Abstract: Bunching estimators were developed and extended by Saez (2010), Chetty et al. (2011) and Kleven and Waseem (2013). Using this method one can get an estimate of the taxable income elasticity from the bunching pattern around a kink point. The bunching estimator has become popular, with a large number of papers applying the method. In this paper, we show that the bunching estimator cannot identify the taxable income elasticity when the functional form of the distribution of preference heterogeneity is unknown. We find that an observed distribution of taxable income around a kink point or over the whole budget set can be consistent with any positive taxable income elasticity if the distribution of heterogeneity is unrestricted. If one is willing to assume restrictions on the heterogeneity density some information about the taxable income elasticity can be obtained. We give bounds on the taxable income elasticity based on monotonicity of the heterogeneity density and apply these bounds in an example. We also consider identification from budget set variation. We find that kinks alone may not be informative even when budget sets vary. However, if the taxable income specification is restricted to be of the parametric isoelastic form assumed in Saez (2010) the taxable income elasticity can be well identified from variation among budget sets. The key condition is that the tax rates at chosen taxable income differ across budget sets for some individuals.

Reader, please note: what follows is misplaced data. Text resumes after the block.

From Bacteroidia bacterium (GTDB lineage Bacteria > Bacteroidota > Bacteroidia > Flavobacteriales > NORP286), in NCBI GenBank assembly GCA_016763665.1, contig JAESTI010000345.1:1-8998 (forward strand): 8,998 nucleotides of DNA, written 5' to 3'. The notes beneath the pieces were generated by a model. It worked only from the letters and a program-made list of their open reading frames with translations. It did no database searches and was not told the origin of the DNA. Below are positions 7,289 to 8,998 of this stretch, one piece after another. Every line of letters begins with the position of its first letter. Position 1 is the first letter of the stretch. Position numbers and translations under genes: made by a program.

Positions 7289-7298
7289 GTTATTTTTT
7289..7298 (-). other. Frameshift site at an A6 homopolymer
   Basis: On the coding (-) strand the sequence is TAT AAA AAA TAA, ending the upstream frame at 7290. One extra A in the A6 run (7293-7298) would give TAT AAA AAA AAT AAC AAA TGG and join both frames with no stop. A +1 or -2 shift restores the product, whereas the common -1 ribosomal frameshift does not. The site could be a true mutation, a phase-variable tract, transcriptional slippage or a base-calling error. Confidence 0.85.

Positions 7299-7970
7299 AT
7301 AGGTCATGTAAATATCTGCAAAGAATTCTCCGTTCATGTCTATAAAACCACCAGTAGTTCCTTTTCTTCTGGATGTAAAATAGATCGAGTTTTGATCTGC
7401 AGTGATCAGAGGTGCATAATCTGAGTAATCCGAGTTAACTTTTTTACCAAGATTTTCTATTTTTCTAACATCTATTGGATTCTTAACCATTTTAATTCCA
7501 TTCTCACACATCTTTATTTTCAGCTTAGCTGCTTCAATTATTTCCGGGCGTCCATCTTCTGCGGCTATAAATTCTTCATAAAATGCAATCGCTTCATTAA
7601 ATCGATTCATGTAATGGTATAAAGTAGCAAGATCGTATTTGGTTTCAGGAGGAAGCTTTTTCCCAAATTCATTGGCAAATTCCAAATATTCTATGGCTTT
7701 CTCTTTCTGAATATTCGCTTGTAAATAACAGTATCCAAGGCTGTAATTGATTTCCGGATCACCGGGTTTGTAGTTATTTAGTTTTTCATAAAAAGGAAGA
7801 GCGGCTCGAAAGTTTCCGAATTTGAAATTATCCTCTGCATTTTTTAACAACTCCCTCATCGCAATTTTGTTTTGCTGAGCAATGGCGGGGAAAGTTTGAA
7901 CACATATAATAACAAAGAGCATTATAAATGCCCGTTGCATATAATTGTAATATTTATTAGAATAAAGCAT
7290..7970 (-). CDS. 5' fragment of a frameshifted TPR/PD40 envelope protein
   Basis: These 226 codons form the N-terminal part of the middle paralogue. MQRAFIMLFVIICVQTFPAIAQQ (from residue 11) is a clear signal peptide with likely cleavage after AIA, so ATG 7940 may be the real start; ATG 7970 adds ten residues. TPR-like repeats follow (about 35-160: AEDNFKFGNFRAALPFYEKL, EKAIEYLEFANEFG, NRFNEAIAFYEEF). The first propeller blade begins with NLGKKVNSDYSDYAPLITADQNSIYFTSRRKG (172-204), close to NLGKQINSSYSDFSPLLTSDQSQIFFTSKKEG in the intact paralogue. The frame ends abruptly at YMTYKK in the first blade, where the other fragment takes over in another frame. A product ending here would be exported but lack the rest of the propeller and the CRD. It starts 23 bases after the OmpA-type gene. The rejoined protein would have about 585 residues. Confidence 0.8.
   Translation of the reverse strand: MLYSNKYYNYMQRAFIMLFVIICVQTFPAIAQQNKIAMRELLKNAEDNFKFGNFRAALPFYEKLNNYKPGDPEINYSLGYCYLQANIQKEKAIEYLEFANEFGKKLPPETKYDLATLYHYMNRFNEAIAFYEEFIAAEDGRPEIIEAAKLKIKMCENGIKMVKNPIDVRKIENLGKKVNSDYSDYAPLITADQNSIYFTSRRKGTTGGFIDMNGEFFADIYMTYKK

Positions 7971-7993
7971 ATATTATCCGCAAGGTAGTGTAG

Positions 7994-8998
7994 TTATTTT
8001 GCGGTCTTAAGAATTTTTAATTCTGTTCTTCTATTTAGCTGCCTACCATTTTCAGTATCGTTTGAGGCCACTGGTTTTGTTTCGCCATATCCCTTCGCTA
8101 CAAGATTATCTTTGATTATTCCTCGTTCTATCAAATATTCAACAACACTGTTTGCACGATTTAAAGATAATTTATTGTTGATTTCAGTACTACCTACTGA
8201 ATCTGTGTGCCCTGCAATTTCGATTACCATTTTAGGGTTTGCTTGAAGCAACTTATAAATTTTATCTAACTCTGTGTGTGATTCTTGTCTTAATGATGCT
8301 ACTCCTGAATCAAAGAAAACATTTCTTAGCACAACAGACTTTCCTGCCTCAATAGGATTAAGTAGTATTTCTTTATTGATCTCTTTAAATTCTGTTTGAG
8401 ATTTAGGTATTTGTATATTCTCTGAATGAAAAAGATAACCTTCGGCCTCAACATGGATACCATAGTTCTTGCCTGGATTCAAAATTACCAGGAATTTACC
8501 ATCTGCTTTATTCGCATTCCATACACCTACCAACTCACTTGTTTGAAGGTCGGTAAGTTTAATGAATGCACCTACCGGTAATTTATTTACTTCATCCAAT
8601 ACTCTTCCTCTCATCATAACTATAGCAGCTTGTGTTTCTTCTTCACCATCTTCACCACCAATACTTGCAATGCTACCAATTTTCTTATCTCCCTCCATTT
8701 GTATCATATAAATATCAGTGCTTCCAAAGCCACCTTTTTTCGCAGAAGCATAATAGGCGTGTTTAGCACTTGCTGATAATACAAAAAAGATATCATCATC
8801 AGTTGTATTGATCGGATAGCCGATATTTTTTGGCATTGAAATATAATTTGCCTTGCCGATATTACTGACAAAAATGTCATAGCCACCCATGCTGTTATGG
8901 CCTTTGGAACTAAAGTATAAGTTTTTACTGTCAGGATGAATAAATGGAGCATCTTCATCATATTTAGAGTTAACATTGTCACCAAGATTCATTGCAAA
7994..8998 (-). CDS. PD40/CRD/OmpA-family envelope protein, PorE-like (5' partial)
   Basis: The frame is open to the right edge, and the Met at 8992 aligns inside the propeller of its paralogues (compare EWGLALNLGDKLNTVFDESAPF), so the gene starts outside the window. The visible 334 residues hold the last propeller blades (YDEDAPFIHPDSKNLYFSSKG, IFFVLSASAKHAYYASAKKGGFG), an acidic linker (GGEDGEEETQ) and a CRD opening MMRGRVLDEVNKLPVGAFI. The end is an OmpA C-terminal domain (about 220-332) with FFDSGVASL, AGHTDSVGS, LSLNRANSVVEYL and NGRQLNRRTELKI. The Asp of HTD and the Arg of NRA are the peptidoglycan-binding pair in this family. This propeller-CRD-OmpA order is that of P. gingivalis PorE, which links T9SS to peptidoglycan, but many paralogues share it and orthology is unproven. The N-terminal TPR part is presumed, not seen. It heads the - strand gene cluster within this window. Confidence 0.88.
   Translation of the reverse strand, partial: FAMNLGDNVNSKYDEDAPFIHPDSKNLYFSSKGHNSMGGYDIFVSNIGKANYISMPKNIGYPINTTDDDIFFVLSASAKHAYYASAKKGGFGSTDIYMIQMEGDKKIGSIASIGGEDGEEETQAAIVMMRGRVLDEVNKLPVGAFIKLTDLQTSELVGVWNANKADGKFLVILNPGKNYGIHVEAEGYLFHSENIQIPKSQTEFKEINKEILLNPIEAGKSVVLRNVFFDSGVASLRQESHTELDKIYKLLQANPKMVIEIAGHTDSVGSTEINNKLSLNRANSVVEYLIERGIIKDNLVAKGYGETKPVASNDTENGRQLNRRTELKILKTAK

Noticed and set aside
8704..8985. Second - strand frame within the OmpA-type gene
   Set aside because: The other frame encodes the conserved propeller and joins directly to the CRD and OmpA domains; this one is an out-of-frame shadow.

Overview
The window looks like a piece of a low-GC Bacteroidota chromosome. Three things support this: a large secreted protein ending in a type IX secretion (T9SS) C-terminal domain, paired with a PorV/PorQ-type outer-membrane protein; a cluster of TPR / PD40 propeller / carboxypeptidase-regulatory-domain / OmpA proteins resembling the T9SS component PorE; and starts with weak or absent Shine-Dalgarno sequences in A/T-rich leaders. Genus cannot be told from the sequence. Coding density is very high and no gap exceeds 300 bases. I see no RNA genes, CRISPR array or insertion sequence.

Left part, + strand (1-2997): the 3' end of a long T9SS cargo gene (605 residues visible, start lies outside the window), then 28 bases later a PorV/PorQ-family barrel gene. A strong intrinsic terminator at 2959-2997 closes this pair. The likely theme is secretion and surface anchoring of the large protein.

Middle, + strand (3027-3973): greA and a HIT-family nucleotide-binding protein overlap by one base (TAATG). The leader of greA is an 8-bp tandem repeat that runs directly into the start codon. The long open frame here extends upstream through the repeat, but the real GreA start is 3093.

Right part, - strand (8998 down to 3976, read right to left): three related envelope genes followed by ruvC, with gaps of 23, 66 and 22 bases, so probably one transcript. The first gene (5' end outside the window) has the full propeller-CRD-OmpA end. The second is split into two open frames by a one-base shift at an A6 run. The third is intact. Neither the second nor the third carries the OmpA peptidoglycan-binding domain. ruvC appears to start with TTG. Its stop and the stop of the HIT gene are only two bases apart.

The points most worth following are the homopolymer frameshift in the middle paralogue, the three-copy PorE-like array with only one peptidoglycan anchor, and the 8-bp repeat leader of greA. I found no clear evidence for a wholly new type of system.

Keywords: Identification; bunching; taxable income elasticty
    JEL: C13 H20 H21 H24
    Date: 2018–03–01
  12. By: Richard Blundell (Institute for Fiscal Studies and IFS and UCL); Dennis Kristensen (Institute for Fiscal Studies and University College London); Rosa Matzkin (Institute for Fiscal Studies and UCLA)
    Abstract: New nonparametric methods that identify and estimate counterfactuals for individuals, when each is characterized by a vector of unobserved characteristics, are developed and applied to estimate systems of individual consumer demand and welfare measures. The unobserved characteristics are allowed to enter in unrestricted ways. Identification is delivered through two fundamental assumptions: First, the system is invertible in the vector of unobserved heterogeneity. Second, there exist external, individual-specific, covariates that are related to the unobserved heterogeneity and do not enter directly into the system of interest. The observed external variables can be either discrete or continuously distributed. Estimators based on the identifying restrictions are developed and their asymptotic properties derived. Using UK micro data on consumer demand, we apply the methods to estimate individual demand counterfactuals subject to revealed preference inequalities.
    Keywords: simultaneous equations, nonseparable models, constructive identification, nonparametric methods, consumer behaviour, structural demand functions, revealed preference, bounds
    JEL: C20 D12
    Date: 2017–12–30